Please note, victims are not compensated for damaged or stolen property, or for the pain and suffering they have endured. Claims must be filed within two years of the injury occurrence, and within one year for medical expenses related to injuries from the crime.

Benefits of up to $30,000 for medical expenses and $5,000 for funeral expenses are paid directly to the service provider.

For information on how to apply, visit North Carolina Crime Victims Compensation Services or call toll free at 1-800-826-6200 or at (919) 733-7974.

Restorative Justice

Restorative justice is an alternative approach to justice in which justice-involved people and the people and communities they harmed come together and engage cooperatively. Its emphasis on accountability creates a reflective environment that allows for those who caused harm to not only take responsibility but also contribute to repairing the harm they caused. Restorative justice practices are also recommended as an approach to address racial equity in the criminal justice system.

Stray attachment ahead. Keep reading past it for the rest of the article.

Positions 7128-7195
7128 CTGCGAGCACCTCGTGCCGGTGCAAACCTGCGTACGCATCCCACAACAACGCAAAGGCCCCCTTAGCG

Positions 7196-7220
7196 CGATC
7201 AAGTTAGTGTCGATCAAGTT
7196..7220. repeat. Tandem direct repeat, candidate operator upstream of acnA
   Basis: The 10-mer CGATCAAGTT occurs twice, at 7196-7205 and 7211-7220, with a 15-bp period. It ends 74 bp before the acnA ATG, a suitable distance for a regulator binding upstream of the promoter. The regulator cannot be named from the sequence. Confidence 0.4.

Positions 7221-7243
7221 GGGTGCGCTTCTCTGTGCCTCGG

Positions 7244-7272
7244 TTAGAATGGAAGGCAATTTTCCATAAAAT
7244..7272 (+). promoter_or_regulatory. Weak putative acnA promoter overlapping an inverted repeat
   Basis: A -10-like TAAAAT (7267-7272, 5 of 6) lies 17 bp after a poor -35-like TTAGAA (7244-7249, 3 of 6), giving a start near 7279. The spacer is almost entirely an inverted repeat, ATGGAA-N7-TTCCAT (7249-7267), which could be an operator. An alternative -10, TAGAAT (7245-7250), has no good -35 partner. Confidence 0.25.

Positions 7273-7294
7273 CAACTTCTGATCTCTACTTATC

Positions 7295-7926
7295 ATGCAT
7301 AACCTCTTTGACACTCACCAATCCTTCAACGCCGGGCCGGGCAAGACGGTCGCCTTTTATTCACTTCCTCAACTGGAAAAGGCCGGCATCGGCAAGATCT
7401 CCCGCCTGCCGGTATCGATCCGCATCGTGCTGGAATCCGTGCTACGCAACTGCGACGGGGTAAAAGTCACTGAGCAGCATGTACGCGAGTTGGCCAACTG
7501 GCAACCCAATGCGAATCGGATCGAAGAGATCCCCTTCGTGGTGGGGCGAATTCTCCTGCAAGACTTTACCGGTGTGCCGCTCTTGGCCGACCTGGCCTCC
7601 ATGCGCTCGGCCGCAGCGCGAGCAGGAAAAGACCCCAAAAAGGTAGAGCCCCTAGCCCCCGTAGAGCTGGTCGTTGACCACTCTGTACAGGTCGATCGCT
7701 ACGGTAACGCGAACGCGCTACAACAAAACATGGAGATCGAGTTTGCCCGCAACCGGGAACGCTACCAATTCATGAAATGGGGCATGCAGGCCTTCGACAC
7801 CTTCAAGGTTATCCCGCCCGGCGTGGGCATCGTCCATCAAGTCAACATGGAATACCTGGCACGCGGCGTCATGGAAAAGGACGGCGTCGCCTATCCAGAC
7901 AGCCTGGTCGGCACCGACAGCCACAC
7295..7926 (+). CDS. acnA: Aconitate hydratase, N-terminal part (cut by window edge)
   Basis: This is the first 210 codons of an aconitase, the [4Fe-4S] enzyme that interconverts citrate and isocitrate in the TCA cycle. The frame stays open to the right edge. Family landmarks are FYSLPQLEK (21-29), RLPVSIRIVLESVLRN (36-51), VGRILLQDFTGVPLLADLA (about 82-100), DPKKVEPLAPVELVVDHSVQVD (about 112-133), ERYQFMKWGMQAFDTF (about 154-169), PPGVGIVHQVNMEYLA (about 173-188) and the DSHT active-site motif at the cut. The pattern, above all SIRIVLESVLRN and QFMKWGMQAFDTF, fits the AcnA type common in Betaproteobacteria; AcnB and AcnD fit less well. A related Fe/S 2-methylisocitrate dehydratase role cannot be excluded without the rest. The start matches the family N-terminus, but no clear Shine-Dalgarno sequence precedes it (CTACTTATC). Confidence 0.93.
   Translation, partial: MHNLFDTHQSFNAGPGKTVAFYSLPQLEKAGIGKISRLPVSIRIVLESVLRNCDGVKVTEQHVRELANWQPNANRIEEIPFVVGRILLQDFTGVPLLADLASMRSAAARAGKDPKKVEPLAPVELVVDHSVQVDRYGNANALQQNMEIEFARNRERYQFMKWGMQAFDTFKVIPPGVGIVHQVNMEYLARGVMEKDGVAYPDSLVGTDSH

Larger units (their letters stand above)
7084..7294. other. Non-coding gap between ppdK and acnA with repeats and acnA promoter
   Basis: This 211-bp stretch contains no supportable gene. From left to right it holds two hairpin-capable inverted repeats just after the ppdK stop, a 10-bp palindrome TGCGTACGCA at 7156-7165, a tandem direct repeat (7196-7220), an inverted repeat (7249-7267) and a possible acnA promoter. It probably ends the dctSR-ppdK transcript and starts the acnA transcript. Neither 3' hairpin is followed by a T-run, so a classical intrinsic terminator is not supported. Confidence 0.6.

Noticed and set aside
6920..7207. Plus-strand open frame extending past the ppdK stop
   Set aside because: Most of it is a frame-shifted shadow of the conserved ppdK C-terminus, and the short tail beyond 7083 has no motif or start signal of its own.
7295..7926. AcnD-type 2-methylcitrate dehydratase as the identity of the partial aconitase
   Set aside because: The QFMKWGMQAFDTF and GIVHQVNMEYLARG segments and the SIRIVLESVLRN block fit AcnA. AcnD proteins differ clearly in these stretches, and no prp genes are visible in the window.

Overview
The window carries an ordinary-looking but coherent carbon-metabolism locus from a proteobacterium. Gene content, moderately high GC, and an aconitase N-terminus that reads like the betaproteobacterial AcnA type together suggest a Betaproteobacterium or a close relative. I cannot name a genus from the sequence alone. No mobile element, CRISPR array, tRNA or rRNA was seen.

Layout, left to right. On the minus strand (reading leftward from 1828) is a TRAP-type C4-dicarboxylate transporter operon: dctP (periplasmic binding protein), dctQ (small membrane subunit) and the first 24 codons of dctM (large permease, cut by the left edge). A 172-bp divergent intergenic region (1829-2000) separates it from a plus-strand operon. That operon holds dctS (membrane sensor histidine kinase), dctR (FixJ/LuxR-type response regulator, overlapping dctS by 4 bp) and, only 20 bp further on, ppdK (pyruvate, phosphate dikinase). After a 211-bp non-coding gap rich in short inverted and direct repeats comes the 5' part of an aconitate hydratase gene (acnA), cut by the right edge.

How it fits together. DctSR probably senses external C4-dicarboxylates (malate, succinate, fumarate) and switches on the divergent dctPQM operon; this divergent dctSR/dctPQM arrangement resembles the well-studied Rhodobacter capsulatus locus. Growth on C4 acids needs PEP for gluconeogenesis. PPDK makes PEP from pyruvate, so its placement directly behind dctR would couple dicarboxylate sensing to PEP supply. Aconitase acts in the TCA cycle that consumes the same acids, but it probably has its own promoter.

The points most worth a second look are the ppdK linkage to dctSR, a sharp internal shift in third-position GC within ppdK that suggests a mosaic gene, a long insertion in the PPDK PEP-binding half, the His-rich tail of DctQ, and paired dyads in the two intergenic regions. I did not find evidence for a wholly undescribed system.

The following links dive into the purpose of restorative justice and provide further information on what the process entails and how it can be used to benefit those who have been harmed, justice-involved people, and the community.

Considerations for Immigrant Victims

Many victims without lawful immigration status may be hesitant to cooperate in the investigation or prosecution of criminal activity due to fear of removal of the United States.

Visa Eligibility

Victims of certain crimes who are in the United States without lawful immigration status may be eligible to apply for a T-visa or U-visa with the Department of Homeland Security, U.S. Citizenship and Immigration Services (USCIS).